Wireless Assessments – An Industrial/Manufacturing Point of View

Part 1 – The Assessment

Before any wireless project, I recommend an assessment. If there are reoccurring issues with a current wireless deployment, I recommend an assessment. If a site wants to expand their wireless into new areas with new applications, I recommend an assess…. well, you get the idea.

I also prefer the term “Wireless Assessment” over a “Site Survey”. Sure, my assessments include passive surveys (and on occasion active ones), but there is so much more to it than that. There are interviews with key personnel and users, there are end devices to evaluate and software requirements to understand. Let’s not forget my favorite part, spectrum analysis! So, a “Site Survey” just doesn’t cut it.

All of that being said, let’s jump right into what I do for a wireless assessment in an industrial/manufacturing environment.

Info Gathering & Recon!

The first, and arguably the most important question I ask is WHY? I need to know why I am doing this assessment.

Is it a “greenfield” location that doesn’t have any wireless connectivity? Are they wanting to expand a current deployment? Is their current wireless infrastructure plagued with device drops and disconnects? Is the wireless painfully slow? Is it indoors, outdoors or some combination of both? Is this assessment even for a standard data access deployment or is it for wireless IIoT sensors and devices?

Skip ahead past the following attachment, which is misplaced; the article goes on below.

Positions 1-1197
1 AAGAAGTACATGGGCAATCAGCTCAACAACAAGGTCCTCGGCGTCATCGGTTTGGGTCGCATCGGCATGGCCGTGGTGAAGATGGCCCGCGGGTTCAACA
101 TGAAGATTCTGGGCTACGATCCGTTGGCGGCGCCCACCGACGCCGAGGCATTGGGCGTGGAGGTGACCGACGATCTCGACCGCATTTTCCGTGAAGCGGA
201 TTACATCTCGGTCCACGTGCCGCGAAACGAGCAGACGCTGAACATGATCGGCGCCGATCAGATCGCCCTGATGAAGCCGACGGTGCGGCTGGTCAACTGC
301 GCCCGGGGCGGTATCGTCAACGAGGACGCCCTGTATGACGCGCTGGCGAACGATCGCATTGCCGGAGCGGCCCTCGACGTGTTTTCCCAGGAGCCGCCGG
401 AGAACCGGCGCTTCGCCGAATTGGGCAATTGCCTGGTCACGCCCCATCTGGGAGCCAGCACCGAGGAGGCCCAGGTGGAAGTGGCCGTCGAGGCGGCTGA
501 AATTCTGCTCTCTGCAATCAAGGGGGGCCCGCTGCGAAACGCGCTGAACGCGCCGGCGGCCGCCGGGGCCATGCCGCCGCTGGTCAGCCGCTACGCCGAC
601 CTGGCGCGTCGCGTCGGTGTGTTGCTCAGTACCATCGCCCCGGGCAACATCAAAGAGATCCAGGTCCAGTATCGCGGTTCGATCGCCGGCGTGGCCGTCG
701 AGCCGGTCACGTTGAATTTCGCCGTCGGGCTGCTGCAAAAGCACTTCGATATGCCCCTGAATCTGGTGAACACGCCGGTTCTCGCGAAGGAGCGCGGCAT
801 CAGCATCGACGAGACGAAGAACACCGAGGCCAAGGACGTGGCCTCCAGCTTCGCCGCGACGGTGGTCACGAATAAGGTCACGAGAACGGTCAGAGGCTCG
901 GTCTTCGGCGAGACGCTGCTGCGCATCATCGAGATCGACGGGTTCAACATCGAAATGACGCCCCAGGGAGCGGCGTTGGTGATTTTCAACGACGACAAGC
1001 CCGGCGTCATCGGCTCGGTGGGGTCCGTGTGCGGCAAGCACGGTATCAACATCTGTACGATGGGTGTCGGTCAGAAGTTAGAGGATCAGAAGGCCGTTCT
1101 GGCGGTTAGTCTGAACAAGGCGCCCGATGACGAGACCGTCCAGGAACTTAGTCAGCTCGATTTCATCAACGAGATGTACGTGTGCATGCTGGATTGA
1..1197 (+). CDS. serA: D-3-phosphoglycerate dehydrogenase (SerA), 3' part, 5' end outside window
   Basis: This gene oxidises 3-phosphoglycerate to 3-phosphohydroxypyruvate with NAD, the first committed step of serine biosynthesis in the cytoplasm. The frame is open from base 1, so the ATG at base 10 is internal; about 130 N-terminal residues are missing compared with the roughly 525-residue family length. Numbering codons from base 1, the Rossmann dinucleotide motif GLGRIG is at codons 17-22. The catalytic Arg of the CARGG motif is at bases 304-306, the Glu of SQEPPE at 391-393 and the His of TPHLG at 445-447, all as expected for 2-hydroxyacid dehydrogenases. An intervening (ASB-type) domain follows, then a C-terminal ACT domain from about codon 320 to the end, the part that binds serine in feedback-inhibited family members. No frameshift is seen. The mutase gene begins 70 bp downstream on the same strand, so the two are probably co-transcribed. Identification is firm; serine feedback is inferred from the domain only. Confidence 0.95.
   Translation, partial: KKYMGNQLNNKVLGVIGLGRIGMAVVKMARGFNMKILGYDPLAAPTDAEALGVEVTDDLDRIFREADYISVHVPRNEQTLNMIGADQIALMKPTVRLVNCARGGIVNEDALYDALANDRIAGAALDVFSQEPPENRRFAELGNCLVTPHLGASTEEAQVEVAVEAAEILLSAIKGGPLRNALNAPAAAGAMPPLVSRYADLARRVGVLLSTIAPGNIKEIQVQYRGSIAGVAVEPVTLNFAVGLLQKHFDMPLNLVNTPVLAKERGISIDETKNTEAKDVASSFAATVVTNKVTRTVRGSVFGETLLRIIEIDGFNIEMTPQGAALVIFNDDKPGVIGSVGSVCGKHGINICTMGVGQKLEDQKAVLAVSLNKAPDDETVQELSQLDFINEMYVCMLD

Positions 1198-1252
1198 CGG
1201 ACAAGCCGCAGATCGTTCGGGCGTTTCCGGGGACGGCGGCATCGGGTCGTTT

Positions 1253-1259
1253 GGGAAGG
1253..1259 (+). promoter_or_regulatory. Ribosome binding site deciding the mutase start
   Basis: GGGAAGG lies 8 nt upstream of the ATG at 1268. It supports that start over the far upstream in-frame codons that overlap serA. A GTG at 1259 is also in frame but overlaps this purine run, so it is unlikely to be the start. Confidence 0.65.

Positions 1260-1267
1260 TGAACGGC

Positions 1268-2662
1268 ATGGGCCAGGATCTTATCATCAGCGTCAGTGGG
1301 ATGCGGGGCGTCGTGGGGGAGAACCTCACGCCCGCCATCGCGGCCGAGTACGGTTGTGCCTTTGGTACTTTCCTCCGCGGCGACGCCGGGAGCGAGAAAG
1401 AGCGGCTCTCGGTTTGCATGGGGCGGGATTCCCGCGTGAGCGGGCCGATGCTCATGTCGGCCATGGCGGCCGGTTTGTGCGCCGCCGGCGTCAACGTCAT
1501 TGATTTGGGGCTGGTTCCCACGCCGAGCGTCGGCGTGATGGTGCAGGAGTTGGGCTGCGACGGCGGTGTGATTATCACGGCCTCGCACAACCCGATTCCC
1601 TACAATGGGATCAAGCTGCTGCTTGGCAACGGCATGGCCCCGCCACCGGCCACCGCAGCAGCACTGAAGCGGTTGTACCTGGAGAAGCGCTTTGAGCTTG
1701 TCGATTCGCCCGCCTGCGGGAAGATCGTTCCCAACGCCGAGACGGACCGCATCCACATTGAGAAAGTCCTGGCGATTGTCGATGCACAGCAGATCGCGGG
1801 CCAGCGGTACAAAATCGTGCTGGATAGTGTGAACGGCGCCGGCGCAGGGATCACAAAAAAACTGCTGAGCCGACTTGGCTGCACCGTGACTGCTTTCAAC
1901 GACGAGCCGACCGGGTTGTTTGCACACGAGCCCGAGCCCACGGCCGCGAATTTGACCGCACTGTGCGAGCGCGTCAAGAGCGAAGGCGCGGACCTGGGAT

The next thing I push for is information on the wireless devices they are either using currently or want to deploy on the factory floor. I ask for specifics like device type (handheld scanners, tablets, smartphones, etc.), device manufacturer and model numbers. Why is this important? Because I need to know what the capabilities of those devices are. For example: What are their max TX values? How many spatial streams do they support? What types of wireless security are they capable of? Do they support 802.11k, v and r for fast roaming?

Then, before going on site, I am after the client to get me any/all site plans they have for the areas that are in scope of the project. These drawings are obviously important for active/passive surveys, but also for predictive planning.

Now, does this mean you will always get them? That would be a big NO! I have been to sites that the only drawings they had were the mandatory fire escape plans that showed available exits and were nowhere near to any sort of scale. Some sites didn’t even have those. I have actually had two different customers hand me over weird drawings done in Microsoft Excel. One plant in particular had just lost all of their CAD drawings due to ransomware that hit their business side servers. I ended up digging through their archive of old physical drawings (which were from the 1950’s and 60’s) to find material to use for the assessment.

At some point during the Recon phase, I’ll punch up the site address on Google Earth Pro (which is free) to get a feel for the physical space the plant takes up and what the environment looks like around the facility. Is it in the middle of town? On the coast or other body of water? Is it out in the middle of nowhere? All of these factors are important and can influence the sites wireless in one fashion or another. I will grab some preliminary measurements of buildings that are part of the assessment. These measurements have saved me several times when all I got from the customer were drawings with no measurable scale.

Talking and Walk-about

Most often, the first day that I am on location I don’t even break out my wireless gear. I like to use this time to finish up any info gathering that could not be completed beforehand, and for talking.

Lots of talking.

I like to talk to my main site contacts to gain further understanding of the project and its scope. I can usually get a really good idea of any additional problems there may be that didn’t get passed through in the main request for assistance.